Society and Housing Form: Home-Centredness in England vs.

    Family-Centredness in Japan
    This paper demonstrates some of the ways in which culture affects house form by considering the premise that increased privatised living leads to increased demarcation of private living space. Historical data from England and Japan make it evident that Japanese privatised living was family-centred as compared with English home-centredness, and was reflected in observable differences in the evolution of house forms. While supporting the premise that cultural values influence house forms, the paper concludes that the original framework is too simple, but can be developed to accommodate data from different cultures. [source]

    The Effects of Lighting on Consumers' Emotions and Behavioral Intentions in a Retail Environment: A Cross-Cultural Comparison

    Nam-Kyu Park Ph.D.
    ABSTRACT As an important component of a retail store's atmospherics, lighting can affect the emotional responses that influence consumer shopping behavior. The purpose of this study is to examine, through cross-cultural comparison, the effect of the color quality of light in a retail environment on consumers' emotional states, behavioral intentions, and perceptions. The experimental research followed a 2 times 2 × 2 factorial design with repeated measures to identify the impact of culture group, color rendering index, and color temperature. The results of this study indicate that consumers are aroused and pleased by certain lighting effects and that cultural differences influence perceptions as well as the behavioral intentions of "approach-avoid" in a retail environment. Practical implications of this study could include application of store lighting techniques that enhance visual perceptions of consumers, induce emotional states of arousal and pleasure, and appeal to consumers from different cultures. [source]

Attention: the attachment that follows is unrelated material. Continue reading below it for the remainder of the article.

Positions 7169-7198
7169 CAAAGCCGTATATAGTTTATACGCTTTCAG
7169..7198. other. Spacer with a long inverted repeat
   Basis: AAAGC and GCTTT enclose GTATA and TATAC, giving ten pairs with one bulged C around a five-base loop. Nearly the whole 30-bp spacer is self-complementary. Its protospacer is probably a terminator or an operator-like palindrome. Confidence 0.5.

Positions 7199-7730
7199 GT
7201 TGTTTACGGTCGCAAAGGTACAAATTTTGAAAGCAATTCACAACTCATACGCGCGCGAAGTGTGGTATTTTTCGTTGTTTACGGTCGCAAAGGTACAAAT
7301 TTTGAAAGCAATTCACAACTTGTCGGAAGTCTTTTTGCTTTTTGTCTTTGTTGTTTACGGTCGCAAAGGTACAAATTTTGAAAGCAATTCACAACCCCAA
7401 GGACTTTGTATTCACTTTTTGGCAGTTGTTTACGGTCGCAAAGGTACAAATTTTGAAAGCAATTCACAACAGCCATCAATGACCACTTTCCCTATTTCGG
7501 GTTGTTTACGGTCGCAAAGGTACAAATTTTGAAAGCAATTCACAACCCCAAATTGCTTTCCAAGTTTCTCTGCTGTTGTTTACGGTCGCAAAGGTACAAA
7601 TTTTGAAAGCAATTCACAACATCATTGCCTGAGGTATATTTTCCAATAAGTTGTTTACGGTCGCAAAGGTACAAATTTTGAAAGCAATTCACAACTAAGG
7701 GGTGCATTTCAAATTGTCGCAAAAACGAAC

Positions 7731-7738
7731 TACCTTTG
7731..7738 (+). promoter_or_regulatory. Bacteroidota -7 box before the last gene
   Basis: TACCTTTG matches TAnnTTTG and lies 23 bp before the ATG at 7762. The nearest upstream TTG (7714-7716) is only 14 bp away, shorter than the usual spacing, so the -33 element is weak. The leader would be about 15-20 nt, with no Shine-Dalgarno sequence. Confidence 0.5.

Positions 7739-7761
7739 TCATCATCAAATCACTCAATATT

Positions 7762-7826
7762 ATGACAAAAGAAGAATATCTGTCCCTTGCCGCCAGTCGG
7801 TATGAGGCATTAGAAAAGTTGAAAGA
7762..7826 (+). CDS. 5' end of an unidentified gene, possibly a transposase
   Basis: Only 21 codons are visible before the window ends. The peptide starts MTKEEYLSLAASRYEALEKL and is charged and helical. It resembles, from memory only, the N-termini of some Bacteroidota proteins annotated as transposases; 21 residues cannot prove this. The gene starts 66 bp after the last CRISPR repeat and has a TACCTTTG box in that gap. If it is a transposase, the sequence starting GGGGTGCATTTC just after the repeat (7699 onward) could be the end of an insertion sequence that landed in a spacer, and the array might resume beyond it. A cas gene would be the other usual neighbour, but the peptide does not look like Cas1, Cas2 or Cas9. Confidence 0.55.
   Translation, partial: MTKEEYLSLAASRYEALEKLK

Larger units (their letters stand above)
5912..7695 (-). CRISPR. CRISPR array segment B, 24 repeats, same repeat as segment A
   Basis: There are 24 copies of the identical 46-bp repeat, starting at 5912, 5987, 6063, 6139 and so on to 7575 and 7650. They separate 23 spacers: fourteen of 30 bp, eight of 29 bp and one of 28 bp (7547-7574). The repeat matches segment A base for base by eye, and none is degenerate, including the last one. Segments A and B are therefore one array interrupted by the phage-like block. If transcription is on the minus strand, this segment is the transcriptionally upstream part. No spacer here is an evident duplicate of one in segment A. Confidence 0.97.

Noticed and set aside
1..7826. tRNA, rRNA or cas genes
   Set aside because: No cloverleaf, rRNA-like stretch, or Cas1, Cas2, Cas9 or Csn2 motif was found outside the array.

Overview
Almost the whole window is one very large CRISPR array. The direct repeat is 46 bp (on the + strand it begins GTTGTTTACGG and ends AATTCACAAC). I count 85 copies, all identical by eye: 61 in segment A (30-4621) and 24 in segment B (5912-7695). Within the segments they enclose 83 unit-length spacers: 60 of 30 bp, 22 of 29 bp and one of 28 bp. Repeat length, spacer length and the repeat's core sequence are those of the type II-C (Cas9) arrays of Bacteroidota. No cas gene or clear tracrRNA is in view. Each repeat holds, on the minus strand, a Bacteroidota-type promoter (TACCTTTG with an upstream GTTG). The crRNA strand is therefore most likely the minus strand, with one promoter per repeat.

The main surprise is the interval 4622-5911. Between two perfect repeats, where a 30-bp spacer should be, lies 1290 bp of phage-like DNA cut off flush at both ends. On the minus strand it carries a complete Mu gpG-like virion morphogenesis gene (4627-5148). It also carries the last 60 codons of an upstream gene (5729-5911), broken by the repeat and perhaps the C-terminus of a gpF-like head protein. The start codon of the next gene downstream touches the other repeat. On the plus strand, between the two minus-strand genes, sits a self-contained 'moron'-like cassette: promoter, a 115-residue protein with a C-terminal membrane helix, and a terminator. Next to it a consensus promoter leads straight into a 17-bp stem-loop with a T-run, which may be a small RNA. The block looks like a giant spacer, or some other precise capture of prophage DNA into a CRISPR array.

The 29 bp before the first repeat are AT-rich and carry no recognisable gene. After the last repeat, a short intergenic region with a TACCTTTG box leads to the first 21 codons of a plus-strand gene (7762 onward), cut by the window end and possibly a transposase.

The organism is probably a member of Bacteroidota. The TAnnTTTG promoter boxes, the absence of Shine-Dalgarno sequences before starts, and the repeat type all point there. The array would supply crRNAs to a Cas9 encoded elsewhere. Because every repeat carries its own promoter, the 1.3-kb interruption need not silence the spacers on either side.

An extract of Lannea microcarpa: composition, activity and evaluation of cutaneous irritation in cell cultures and reconstituted human epidermis

    P. Picerno
    Lannea microcarpa (Anacardiaceae) is a tropical tree used in African folk medicine and commercial dermopharmaceutical formulations. Fractionation and analysis of its polar extract allowed the identification of 4,-methoxy-myricetin 3- O -,- l -rhamnopyranoside, myricetin 3- O -,- l -rhamnopyranoside, myricetin 3- O -,- d -glucopyranoside, vitexin, isovitexin, gallic acid and epi-catechin, as the major constituents. In-vivo assay (the croton oil ear test in mice) showed that the extract had significant anti-inflammatory effect (ID50 = 900 ,g cm2) but ten times lower than that of indometacin (ID50 = 93 ,g cm2), the non-steroidal anti-inflammatory drug used as reference. Cytotoxicity and cutaneous irritation of the extract and its constituents were investigated. The crude extract and its major components did not affect cell viability in-vitro either in three different cultures (J774.A1, WEHI-164 and HEK-293) of cells grown in monolayers or in the reconstituted human epidermis (RHE, 3D model), nor did they cause release of pro-inflammatory mediators (IL-1,) or histomorphological modification of RHE. [source]

    From medicalization to hybridization: a postcolonial discourse for psychiatric nurses

    P. E. Wilkin RMN MA